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The U.S. Department of Commerce has reduced tariffs it is imposing against most Canadian newsprint in its final ruling, a move that lessens the impact on American newspapers already struggling financially.

“This was a complicated and unique case. The department worked hard to address the arguments raised, and I am satisfied that the final determinations appropriately targets bad actors,” Commerce Secretary Wilbur Ross said in a statement on Thursday.

In its decision, the Commerce Department reduced the final tariffs to 20.26 per cent for Richmond, B.C.-based Catalyst Paper Corp. and 9.53 per cent for Montreal-based Kruger Inc. The preliminary duties on uncoated groundwood paper, including newsprint and book-grade paper, totalled 28.25 per cent for Catalyst and 32.09 per cent for Kruger.

Montreal-based Resolute Forest Products Inc. saw its final duties rise to 9.81 per cent, compared with 4.42 per cent.

Other Canadian groundwood producers face paying final tariffs of 8.54 per cent, compared with 28.69 per cent in the preliminary determination earlier this year, on shipments into the United States.

“Despite the slight reduction in some duties, Canada remains disappointed with the final duty rates announced by the U.S. Department of Commerce,” Foreign Affairs Minister Chrystia Freeland said in a statement in Ottawa.

The News Media Alliance, which changed its name in 2016 after being known as the Newspaper Association of America, said the underlying problem of extra newsprint costs due to continuing duties lingers for U.S. publishers. “Although this is a step in the right direction, the reduced rates only lessen the pace at which the tariffs are harming the industry,” alliance president David Chavern said.

The Commerce Department continued to exempt Connecticut-based White Birch Paper Co., which has three Quebec paper mills through its Canadian unit, from paying duties on its groundwood sales into the United States. White Birch isn’t on the hook for cash deposits because its tariff is under the threshold required for the United States to collect duties.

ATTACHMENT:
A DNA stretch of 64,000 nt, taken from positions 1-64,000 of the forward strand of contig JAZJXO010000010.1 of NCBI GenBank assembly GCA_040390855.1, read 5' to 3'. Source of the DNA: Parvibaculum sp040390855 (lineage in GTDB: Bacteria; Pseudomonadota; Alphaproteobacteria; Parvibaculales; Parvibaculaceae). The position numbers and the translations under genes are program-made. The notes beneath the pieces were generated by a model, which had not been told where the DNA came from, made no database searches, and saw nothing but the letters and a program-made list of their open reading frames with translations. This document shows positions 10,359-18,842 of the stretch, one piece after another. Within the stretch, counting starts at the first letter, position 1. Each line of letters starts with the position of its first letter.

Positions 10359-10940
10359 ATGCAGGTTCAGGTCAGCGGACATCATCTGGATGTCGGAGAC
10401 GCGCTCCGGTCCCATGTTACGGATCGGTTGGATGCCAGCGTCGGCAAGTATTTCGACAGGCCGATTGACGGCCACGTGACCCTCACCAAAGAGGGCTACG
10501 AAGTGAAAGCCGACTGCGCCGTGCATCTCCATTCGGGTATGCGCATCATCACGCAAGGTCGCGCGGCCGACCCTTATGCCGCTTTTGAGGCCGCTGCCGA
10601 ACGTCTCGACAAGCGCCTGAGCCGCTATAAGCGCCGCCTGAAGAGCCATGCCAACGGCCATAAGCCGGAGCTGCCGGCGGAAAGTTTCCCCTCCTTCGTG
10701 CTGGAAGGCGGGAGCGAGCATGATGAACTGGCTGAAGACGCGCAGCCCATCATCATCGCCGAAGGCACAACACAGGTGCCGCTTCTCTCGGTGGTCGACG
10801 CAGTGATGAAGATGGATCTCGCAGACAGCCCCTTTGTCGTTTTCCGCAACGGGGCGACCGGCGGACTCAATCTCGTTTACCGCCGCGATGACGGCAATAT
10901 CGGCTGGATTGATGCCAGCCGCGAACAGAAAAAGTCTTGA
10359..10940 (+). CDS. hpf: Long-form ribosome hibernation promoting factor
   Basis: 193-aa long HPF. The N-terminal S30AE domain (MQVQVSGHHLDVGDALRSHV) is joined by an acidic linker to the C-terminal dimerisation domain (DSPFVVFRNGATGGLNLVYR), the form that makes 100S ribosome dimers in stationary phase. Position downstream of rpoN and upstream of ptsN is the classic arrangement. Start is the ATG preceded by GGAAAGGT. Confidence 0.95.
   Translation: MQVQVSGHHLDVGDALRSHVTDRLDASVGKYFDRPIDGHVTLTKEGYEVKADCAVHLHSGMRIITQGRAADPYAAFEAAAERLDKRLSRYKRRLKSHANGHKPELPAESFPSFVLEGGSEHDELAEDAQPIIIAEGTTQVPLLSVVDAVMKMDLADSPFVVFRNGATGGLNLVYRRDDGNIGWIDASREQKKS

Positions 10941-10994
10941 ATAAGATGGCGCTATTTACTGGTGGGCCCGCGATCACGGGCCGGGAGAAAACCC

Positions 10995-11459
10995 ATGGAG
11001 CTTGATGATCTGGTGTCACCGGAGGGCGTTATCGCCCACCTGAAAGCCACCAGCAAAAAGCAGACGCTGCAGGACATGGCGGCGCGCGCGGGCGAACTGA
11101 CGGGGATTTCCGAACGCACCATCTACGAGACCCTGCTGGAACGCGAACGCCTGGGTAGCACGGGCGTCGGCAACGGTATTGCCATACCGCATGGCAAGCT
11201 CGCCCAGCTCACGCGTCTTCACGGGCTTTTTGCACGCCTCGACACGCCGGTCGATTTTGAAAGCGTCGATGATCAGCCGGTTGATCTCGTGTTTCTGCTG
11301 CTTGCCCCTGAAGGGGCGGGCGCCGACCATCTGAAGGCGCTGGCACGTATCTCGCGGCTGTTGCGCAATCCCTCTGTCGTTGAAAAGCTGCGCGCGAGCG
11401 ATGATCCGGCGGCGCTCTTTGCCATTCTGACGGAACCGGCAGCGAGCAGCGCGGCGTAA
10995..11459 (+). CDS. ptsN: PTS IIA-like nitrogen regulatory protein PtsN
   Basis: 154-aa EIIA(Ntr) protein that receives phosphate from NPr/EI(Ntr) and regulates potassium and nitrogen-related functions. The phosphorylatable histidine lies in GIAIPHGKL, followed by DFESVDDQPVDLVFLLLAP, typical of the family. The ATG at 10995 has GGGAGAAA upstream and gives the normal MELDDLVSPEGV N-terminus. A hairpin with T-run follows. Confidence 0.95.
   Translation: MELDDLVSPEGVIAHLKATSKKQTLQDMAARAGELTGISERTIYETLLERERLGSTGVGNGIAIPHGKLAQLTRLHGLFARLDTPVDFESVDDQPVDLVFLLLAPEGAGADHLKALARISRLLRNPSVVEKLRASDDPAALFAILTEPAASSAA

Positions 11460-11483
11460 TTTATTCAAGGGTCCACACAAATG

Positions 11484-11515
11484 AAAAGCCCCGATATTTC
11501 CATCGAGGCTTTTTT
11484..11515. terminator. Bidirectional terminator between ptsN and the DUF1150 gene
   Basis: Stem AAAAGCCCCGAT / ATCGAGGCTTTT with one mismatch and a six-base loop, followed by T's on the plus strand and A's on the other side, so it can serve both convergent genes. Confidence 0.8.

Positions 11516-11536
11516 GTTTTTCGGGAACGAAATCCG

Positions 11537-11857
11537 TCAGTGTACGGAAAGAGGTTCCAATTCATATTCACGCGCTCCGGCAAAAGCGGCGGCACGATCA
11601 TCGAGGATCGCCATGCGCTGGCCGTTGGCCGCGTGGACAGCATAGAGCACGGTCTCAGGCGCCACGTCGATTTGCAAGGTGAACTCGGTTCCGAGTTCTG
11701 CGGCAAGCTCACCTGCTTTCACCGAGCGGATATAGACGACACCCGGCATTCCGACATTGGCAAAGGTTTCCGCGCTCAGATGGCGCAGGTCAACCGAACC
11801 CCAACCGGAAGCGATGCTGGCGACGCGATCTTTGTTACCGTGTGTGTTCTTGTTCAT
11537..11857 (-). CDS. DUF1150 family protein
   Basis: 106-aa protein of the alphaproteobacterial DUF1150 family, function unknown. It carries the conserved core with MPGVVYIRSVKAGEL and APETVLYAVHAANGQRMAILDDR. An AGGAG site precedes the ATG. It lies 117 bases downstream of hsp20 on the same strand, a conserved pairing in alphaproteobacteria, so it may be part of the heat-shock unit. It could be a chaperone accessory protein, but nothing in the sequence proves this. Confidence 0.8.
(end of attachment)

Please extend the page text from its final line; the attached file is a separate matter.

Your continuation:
Resolute’s mills in Canada were hit with the countervailing rate of 4.42 per cent in January, but in March, the Commerce Department did not include Resolute on the list of Canadian producers subject to anti-dumping tariffs.

Resolute spokesman Seth Kursman said the company is disappointed by Thursday’s ruling. “Tariffs on uncoated groundwood paper are harming the very U.S. manufacturing sector they are supposed to protect, and are damaging to newspapers, printers, book publishers and a range of other customers of our industry," he said.

Canadian newsprint producers that paid 28.69 per cent in preliminary tariffs included Alberta Newsprint Co., New Brunswick-based J.D. Irving Ltd. and Rayonier Advanced Materials Inc.’s Canadian unit. They will receive partial refunds for amounts paid earlier this year since the final duties for them are lower at 8.54 per cent.

The impact of higher newsprint prices already has been felt in decreased demand. Canadian producers have been able to pass on most or all of the preliminary tariffs to U.S. customers.

In its two preliminary decisions earlier this year, the Commerce Department imposed anti-dumping tariffs averaging 22.16 per cent in March against most Canadian producers, on top of levying countervailing duties of 6.53 per cent in January. The final ruling results in the elimination of anti-dumping duties on most Canadian producers, but imposes a weighted average of 8.54 per cent in countervailing duties.

The case has its roots in Washington State, where North Pacific Paper Co., also known as Norpac, produces groundwood. Norpac, which is owned by hedge fund One Rock Capital Partners LLC of New York, first lodged its complaint with the Commerce Department in August, 2017.

Norpac said on Thursday that it had hoped the Commerce Department would have taken a tougher final position. “We are disappointed that the Department of Commerce did not impose anti-dumping duty deposits” on many Canadian producers that had paid preliminary tariffs, Norpac said in a news release.

Norpac claims that subsidies for Canadian groundwood producers include discounted electricity rates, unfair financial assistance and low “stumpage” rates charged by provincial governments for cutting down trees.

On or about Aug. 29, the U.S. International Trade Commission is to vote on whether to uphold its preliminary finding last year that Canadian groundwood shipments have injured the U.S. mills. The ITC’s reasons for its decision are set to be released on Sept. 17.

“We hope the International Trade Commission will reverse this tax on paper,” said Michael Makin, president of Printing Industries of America.

Canadian producers would benefit if the ITC overturns the tariffs, resulting in refunds. But, if the ITC upholds its preliminary decision to side with Norpac’s position, the Canadian government is expected to challenge the newsprint tariffs by taking the fight to the World Trade Organization.

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